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In the short story "The Smile on the Face" by Nalo Hopkinson (published in the collection Falling in Love with Hominids, 2015), the author intersperses the story with fragments and lines from the following limerick:

There was a young lady from Niger,
Who went for a ride on a tiger.
They came back from the ride,
With the lady inside,
And a smile on the face of the tiger.

(The version I was familiar with has a "lady from Riga".)

The story's main character, Gilla, manages to turn the tables on a boy, Roger, who had calumniated her, so the smile is on her face, not the boy's. So how is the limerick relevant to the story?

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The limerick used in the story can be seen as a text about two types of domination:

  1. domination of a man be a woman (assuming the tiger is male) and
  2. domination of nature by humans.

The theme of domination can also be found in the short story, in which it gets reversed. But this reversal relies on another reversal. The beginning of the story mentions Margaret of Antioch, who gets eaten by a laidly worm (a kind of wingless dragon). Because she is so virtuous, the wooden cross she wears around her neck turns back into a living tree, the tree's branches burst open the dragon's body and Margaret emerges alive. The story also mentions hamadryads, a type of female beings from Greek mythology that live in trees.

In the short story, Gilla swallows a cherry (including its stone) from a half-dead cherry tree that scares her because it seems to be talking to her. It's as if a hamadryad was living in that tree. After swallowing the cherry's stone, Gilla gets the impression that she has thoughts that can't be hers (because of the unfamiliar vocabulary), almost as if the cherry tree or its hamadryad were talking to her or inside her. The "reversal" here is the following: whereas Margaret of Antioch was wearing something from a tree on her body, Gilla has something from a tree inside her body.

Gilla goes to a party where she joins the other teenagers there in playing Postman. Roger, the boy who had calumniated her, gets someone to fetch Gilla so he can harass her. She tries to fight him off, then something changes:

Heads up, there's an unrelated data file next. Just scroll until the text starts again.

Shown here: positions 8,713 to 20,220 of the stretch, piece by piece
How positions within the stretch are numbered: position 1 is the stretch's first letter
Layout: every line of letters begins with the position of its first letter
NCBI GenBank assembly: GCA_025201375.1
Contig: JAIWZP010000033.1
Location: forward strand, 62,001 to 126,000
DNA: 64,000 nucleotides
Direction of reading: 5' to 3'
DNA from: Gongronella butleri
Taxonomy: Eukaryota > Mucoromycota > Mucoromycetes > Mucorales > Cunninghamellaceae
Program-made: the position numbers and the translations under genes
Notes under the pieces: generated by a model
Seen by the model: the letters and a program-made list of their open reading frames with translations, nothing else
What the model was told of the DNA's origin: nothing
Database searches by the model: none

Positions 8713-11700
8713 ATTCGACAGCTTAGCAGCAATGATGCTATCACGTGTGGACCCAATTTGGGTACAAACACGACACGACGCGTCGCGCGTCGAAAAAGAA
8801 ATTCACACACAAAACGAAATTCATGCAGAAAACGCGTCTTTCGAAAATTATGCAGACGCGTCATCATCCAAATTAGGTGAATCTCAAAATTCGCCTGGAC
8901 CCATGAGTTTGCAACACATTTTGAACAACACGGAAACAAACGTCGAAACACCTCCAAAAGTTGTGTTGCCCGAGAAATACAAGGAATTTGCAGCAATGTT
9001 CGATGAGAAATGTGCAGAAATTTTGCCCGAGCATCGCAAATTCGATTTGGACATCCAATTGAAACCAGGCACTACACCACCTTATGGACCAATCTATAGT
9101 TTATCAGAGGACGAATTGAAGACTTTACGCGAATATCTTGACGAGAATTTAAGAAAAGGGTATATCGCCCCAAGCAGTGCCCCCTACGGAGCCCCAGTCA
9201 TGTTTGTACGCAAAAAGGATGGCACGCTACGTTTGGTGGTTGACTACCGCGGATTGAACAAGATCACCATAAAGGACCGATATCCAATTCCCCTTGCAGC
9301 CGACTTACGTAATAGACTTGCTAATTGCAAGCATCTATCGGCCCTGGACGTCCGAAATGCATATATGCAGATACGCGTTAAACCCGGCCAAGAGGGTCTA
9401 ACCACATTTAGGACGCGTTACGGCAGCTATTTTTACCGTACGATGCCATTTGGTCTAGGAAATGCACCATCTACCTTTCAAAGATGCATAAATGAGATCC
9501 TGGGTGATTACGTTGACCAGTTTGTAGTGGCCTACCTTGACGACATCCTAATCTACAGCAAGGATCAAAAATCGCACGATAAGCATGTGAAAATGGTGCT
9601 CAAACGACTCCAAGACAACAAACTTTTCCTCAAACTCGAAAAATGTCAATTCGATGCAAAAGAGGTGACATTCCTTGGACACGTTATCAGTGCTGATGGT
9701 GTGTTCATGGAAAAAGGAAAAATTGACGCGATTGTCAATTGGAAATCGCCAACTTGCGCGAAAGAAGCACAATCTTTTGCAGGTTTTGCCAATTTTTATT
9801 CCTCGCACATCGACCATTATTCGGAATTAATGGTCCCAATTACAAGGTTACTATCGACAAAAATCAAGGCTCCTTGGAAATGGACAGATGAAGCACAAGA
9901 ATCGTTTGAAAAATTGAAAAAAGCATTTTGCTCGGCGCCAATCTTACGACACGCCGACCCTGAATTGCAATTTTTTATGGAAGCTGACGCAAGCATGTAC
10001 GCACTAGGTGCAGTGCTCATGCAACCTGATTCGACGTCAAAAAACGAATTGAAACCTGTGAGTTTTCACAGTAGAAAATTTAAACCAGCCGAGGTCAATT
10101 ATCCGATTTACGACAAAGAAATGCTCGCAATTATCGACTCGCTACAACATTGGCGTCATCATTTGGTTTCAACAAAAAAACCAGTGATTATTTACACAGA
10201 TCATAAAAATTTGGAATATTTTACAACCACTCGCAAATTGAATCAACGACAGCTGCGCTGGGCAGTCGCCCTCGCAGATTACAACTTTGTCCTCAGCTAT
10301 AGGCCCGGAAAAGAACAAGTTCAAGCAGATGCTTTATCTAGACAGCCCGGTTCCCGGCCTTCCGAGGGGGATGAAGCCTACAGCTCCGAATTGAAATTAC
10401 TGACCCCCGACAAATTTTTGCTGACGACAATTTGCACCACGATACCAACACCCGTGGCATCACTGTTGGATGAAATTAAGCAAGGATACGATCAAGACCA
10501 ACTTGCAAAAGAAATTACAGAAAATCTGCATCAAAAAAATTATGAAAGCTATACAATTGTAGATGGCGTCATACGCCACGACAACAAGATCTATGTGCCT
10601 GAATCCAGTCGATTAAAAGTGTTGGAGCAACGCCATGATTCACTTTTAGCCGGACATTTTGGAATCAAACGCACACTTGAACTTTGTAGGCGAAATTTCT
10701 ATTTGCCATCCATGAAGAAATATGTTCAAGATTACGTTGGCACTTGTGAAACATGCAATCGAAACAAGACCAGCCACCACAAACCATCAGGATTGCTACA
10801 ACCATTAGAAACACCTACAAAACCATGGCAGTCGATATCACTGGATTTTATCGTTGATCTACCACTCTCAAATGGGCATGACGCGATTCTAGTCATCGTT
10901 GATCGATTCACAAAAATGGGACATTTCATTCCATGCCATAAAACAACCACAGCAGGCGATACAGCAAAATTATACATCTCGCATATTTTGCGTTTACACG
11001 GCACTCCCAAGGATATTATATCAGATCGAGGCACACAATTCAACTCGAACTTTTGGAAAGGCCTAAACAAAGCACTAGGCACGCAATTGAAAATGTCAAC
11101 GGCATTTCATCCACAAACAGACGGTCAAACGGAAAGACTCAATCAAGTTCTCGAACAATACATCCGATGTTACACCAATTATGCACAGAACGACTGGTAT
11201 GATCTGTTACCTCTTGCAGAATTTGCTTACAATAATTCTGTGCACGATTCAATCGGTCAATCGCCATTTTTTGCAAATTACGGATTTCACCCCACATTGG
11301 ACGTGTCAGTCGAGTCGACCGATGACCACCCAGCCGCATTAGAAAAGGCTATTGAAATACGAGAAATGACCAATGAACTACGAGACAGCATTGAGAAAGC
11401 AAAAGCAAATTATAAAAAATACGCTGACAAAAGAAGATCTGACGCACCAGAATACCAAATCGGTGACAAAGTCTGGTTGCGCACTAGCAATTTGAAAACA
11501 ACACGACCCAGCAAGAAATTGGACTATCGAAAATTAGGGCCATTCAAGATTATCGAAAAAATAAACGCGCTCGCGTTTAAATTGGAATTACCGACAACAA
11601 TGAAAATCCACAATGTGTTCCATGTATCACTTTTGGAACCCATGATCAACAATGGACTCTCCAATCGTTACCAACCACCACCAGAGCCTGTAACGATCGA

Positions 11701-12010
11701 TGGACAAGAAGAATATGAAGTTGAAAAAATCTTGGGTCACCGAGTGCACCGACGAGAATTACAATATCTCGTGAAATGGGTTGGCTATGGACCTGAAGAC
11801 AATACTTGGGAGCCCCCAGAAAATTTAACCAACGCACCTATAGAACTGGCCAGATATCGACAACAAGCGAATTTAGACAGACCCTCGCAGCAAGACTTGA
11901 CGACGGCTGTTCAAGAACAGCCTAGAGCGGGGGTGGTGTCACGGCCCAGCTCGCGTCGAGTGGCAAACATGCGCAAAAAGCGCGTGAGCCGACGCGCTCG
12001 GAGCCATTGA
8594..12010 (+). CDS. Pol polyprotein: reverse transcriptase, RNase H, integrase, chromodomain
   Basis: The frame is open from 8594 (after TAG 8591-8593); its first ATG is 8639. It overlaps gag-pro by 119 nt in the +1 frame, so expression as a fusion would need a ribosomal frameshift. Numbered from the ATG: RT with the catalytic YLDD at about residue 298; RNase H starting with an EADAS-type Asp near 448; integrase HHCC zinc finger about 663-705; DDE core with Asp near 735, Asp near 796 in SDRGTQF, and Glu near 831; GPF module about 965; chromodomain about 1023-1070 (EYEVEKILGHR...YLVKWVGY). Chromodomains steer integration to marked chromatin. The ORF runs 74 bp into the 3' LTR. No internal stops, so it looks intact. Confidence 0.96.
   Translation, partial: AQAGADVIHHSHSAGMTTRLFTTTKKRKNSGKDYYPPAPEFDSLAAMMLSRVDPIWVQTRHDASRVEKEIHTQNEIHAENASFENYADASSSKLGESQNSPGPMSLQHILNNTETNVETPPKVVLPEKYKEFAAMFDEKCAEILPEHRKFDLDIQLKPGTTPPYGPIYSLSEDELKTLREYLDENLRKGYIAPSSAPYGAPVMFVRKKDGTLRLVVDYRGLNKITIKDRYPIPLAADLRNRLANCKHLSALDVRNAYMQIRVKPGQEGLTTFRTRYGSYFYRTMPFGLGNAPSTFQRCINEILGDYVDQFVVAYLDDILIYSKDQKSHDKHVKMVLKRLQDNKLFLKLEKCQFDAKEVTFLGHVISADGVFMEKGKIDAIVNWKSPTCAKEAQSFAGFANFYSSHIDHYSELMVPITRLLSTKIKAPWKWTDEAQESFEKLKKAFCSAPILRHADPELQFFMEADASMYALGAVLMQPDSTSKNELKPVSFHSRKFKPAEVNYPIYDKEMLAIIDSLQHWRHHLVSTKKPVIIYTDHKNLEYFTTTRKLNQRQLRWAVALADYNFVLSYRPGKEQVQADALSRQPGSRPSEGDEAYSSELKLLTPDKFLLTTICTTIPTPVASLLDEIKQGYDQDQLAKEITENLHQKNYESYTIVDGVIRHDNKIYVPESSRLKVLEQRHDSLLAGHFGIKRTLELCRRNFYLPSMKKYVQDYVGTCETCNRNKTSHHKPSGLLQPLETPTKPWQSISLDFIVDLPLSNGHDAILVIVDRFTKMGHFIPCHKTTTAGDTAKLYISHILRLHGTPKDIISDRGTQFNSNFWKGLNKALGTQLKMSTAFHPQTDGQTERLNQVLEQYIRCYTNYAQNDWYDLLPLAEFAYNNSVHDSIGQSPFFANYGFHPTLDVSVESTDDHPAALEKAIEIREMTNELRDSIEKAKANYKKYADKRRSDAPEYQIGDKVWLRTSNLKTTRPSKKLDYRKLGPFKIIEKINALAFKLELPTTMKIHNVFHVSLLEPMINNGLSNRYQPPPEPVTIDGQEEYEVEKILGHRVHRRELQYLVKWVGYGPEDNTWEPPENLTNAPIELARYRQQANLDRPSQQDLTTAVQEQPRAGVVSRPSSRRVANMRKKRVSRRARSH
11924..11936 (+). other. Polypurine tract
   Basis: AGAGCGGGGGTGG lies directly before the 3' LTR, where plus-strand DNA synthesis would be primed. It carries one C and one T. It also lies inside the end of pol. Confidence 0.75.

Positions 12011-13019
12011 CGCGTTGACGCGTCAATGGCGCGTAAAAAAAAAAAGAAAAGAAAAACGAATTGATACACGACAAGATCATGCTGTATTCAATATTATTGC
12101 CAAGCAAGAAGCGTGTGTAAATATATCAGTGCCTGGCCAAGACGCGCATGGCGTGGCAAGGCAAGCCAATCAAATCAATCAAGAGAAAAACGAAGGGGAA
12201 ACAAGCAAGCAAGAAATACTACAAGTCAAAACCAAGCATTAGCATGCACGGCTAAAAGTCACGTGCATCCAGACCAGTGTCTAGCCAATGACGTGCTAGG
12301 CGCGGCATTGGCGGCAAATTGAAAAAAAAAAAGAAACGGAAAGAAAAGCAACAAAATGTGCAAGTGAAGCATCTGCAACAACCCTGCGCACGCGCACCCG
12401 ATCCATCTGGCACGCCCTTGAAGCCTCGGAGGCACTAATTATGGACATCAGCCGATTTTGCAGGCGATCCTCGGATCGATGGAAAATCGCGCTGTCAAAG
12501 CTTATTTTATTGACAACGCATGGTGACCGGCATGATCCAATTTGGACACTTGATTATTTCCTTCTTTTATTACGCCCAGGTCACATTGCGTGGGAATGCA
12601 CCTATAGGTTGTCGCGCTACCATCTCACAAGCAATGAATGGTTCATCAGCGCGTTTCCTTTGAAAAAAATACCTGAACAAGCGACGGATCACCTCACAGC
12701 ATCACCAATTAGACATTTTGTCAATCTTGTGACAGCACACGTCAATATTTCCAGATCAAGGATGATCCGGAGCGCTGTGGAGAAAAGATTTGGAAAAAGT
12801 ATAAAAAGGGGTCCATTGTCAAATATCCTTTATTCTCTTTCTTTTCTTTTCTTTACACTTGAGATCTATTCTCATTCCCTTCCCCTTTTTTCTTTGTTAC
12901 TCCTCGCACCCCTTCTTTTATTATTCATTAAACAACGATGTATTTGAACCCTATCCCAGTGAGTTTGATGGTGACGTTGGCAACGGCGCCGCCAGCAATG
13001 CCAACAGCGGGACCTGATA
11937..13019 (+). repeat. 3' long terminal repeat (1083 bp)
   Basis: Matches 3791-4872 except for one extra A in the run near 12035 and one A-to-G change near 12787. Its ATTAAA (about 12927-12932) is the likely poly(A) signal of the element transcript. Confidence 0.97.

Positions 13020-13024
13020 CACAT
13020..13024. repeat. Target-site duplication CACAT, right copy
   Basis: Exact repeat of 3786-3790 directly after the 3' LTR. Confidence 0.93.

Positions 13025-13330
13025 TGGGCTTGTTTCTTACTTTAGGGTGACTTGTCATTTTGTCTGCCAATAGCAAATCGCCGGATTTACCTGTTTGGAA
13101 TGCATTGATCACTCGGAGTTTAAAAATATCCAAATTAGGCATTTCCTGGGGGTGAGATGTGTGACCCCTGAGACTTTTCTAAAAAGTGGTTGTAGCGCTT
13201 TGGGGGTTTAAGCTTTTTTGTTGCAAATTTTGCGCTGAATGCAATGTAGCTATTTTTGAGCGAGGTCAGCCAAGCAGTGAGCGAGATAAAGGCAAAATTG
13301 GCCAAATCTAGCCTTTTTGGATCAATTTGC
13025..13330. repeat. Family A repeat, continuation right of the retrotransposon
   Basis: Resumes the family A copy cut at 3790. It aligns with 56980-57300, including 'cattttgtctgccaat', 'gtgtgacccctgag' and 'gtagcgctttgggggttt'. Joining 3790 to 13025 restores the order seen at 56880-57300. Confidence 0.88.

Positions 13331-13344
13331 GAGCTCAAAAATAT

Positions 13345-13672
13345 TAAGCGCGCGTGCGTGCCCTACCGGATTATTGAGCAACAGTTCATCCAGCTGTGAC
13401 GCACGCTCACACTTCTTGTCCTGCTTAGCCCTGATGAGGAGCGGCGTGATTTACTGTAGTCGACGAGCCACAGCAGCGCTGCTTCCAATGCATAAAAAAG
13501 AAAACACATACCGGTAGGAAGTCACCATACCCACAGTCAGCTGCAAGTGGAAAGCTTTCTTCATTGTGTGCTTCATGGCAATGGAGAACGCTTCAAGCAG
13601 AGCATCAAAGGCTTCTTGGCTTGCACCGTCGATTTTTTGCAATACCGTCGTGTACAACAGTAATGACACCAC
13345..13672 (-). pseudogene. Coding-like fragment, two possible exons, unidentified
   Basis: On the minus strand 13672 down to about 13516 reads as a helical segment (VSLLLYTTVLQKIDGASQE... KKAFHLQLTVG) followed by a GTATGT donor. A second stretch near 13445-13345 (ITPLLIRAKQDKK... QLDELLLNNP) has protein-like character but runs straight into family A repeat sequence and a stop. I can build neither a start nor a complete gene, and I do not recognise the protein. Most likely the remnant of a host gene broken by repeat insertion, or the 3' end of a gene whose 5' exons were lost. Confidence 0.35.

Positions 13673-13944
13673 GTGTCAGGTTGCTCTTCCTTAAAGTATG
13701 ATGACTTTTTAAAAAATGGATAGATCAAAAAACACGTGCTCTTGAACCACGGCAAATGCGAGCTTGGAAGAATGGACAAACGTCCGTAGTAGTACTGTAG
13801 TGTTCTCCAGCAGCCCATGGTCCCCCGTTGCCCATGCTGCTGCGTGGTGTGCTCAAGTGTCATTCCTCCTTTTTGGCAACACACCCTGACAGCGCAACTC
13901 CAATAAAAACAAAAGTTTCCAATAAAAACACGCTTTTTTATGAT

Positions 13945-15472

The back of Gilla's neck tingled. The sensation unfurled down her spine. She gathered power from the core of her, from that muscled, padded belly, and elbowed Roger high in the stomach. "No!" she roared, a fiery breath. (...) Gilla fell onto her hands and knees, solidly centred on all fours. Her toes, her fingers flexed. She wasn't surprised to feel her limbs flesh themselves into four knotted appendages, backwards-crooked and strong as wood. She'd sprouted claws, too. She tapped them impatiently.

Roger gets scared, and when he and Gilla emerge from the closet, Gilla looks perfectly normal to everyone else except Roger, who says that, "She's some kind of dragon, or something!" (It is perhaps no coincidence that her name sounds similar to that of the Gila monster.) This is another reversal: Roger though he could get his way with her but ends up on the loosing end. When this ending is compared with the limerick, the "rider" is not a "lady" but a (very ungentleman-like) boy. And whereas his "mount" seemed harmless, she turns out to be a dragon. (The eating of the rider has the following counterpart in the story: "Gilla considered, licking her lips. Roger smelled like meat.")

At the end of the story, there is no tiger with a lady inside, but a lady with a dragon inside, at least figuratively: whereas Gilla had been uncertain about her physical appearance, she now appears confident. She asks another boy, Foster, to deliver her a "real Postman message". "Gilla led the way, grinning." This last sentence mirrors the limerick's "smile on the face of the tiger".

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